Imperial units, for the most part, are based loosely on proportions found in direct human experience, and adjusted to the constraints of the materials, instruments, and quantities people generally do practical work with. Metric units, conversely, are based on essentially arbitrary values defined by reference to quantities outside of most practical contexts: the meter is a one-over-nine-digits fraction of the distance light travels in a second; the kilogram is defined according to the mass of a physical artifact stored by the BIPM in France, etc.

        That’s not to say that metric units are really ideal for anything, of course: SI has that very bizarre gimmick of reimplementing scientific notation via an arcane system of verbal prefixes that attach to the name of the thing you’re counting, instead of just using numbers to represent quantitative information.

        What people should really be embarrassed about is the use of metric units in wholly inappropriate contexts. I’ve seen recipies and ads for furniture with measurements specified in metric, and everything was expressed in three- and four-digit numbers, because the scale of the units is just so poorly suited to the application.

    1. Inches Per Minute is the standard measurement of axis speed in CNC machines so here it makes perfect sense as that is the sort of thing these would be used for. Most CNC’s the Feed rates are measured in IPM or MMPM.

      1. 60 +/-~5 mph is a pretty common speed limit where I live. I like it because it works out to 1 mile per minute. Miles are labeled on the sides of expressways. It’s realy easy to make pretty good estimates of how long one has until the exit.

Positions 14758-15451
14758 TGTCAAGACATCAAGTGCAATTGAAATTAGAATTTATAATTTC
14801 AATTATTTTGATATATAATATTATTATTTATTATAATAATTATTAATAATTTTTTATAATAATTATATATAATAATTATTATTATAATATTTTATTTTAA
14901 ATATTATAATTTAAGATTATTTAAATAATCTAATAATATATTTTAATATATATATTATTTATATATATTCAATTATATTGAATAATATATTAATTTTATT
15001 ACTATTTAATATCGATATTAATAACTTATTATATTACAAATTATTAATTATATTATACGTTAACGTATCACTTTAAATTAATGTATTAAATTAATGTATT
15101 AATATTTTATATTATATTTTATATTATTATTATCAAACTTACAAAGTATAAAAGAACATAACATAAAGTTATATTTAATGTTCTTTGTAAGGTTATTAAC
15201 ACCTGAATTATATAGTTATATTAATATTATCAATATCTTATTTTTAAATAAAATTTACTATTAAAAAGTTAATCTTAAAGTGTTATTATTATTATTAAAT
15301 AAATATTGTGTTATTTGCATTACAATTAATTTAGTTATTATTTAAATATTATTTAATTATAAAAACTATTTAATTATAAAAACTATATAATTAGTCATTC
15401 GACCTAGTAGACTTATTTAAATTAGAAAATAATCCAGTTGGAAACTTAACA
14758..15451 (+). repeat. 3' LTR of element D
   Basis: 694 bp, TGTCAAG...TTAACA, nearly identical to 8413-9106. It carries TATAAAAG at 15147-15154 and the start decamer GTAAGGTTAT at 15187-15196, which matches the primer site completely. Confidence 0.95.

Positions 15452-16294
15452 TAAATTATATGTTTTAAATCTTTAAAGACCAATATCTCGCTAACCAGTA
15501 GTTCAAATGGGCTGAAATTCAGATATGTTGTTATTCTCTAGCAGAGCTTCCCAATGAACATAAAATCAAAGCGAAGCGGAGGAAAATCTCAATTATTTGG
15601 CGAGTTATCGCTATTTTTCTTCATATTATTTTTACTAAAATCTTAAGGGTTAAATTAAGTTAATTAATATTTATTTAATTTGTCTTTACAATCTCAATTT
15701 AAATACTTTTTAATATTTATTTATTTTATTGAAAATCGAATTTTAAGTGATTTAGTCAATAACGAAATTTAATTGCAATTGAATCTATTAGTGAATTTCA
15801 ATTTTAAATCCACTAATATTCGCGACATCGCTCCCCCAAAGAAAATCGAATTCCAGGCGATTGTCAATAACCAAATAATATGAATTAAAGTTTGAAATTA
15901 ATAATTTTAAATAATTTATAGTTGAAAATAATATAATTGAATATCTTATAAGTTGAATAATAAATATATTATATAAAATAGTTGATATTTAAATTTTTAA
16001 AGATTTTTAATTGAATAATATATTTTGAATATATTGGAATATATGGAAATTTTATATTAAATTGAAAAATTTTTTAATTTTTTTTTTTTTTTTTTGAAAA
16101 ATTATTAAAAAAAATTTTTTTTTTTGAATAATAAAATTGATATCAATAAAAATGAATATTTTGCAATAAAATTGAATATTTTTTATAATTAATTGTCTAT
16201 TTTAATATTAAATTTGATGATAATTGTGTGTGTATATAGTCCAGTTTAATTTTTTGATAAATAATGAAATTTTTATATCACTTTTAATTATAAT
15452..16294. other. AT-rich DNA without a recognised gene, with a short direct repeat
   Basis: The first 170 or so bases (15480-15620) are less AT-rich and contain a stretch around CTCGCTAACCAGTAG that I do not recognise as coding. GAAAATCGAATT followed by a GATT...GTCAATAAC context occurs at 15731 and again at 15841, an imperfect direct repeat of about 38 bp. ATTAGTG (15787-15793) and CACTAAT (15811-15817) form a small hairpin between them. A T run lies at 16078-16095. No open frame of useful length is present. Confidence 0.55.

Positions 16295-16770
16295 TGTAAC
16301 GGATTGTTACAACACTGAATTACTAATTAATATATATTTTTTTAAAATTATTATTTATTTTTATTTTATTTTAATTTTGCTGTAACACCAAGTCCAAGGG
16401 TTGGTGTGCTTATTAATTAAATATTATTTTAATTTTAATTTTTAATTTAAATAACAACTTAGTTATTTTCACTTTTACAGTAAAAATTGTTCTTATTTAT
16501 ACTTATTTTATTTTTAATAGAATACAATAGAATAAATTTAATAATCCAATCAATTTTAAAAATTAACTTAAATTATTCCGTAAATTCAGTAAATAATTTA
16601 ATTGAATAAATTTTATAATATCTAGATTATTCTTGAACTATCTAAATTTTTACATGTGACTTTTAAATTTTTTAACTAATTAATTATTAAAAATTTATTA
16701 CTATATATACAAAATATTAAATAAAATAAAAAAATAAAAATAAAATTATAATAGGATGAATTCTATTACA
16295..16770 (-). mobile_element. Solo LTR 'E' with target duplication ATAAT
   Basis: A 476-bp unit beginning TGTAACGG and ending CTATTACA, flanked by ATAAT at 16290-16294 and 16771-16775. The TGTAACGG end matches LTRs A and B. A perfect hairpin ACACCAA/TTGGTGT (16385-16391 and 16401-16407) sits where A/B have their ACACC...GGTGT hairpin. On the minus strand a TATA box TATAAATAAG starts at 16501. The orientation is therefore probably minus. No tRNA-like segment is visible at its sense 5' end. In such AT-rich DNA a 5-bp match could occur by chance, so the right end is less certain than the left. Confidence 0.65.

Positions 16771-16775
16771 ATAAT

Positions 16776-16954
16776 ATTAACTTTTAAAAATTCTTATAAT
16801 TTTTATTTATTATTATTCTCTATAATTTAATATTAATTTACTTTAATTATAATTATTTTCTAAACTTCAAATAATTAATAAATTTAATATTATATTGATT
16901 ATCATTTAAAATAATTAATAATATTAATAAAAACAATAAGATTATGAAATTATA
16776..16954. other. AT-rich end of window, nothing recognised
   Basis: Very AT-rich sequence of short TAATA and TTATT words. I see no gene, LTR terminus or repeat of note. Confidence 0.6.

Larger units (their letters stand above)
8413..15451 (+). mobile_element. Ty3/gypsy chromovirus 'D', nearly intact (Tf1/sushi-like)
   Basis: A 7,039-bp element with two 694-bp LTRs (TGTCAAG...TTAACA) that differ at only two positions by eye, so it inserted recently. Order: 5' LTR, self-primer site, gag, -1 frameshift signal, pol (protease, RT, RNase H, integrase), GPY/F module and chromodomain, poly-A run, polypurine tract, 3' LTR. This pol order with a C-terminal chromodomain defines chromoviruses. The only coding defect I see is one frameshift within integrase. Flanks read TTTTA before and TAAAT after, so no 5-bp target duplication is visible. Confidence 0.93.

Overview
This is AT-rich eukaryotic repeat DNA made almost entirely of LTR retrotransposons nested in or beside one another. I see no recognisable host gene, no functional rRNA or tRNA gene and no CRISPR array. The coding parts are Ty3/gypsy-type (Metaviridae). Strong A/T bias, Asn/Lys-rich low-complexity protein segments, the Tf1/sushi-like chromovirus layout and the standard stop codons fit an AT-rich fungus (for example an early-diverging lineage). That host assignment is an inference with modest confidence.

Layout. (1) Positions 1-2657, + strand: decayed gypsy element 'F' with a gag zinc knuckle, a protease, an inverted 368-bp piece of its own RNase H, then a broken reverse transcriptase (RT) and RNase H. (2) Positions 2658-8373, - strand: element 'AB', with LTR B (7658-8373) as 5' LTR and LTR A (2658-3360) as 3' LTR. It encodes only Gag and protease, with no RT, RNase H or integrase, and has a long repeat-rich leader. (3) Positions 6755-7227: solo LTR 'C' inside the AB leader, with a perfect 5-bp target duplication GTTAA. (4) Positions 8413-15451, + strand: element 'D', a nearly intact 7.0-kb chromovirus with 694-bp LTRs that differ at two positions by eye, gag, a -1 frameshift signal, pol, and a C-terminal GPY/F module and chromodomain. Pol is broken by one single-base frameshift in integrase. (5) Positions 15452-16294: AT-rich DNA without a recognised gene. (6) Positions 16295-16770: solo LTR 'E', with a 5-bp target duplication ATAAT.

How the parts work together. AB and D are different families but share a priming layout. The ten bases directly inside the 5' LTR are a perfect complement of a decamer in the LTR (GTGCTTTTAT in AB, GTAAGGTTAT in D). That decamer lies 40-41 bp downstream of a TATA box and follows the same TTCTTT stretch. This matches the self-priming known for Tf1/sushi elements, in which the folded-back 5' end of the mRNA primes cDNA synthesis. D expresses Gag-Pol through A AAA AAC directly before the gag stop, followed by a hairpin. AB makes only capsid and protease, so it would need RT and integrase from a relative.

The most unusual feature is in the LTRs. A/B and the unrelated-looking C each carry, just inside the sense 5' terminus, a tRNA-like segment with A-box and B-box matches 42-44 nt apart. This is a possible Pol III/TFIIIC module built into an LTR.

60km/h is nearly residential speed. I had better either already be very near to my destination or have just left, on my way to the nearest faster road if I have to drive that slow. I guess the math wouldn’t be too bad if I could go 120km/h. Few roads near me go that fast however.

        1. 100 kph isn’t that difficult to math in your head, because the distance to be travelled can be understood as percentages of an hour, which is pretty intuitive.

          If you need to actually calculate it, then it’s 1.66 km per minute. 17 km per ten minutes etc.

        2. Try living in the UK! We have this mental mix and match approach.

          I’m 5 feet 7 inches tall but I’d walk through a door that’s 2 metres high. My body weight is expressed in Stones! I don’t really know what Stones are but I know I’m 11 and a half of them.

          All engineering/science is done in metric units. Welllll apart from pressure which is pounds per square inch.

          Baking a cake could use 300 grams of sugar and a pint of milk.

          No wonder we’re a bit special some times!

    2. The Imperial system of measurement is useful for practical applications, like engineering. There is zero advantage to using metric in this specific example beyond prejudice. Unless that is you somehow think that 0.000635 is somehow a more useful measurement than 0.00025 is. Personally I don’t.

      1. Engineering is one of the applications the Imperial system should never be allowed near of. 0.000635 is not more explicit than 0.00025 unless you add the friggin’ units, then 6.35um is enormously more explicit.

        1. How does the units make any difference.
          Funny but I worked a project to build a device at my last job. I used metric to start off but since the standards for things like the spacing between keys was exactly .1″ When I took my first drawing to the machine shop they told me that the only metal they could get was in inches.
          I think you will find many machine shops still use inches and many metal suppliers still use gauge for sheet metal.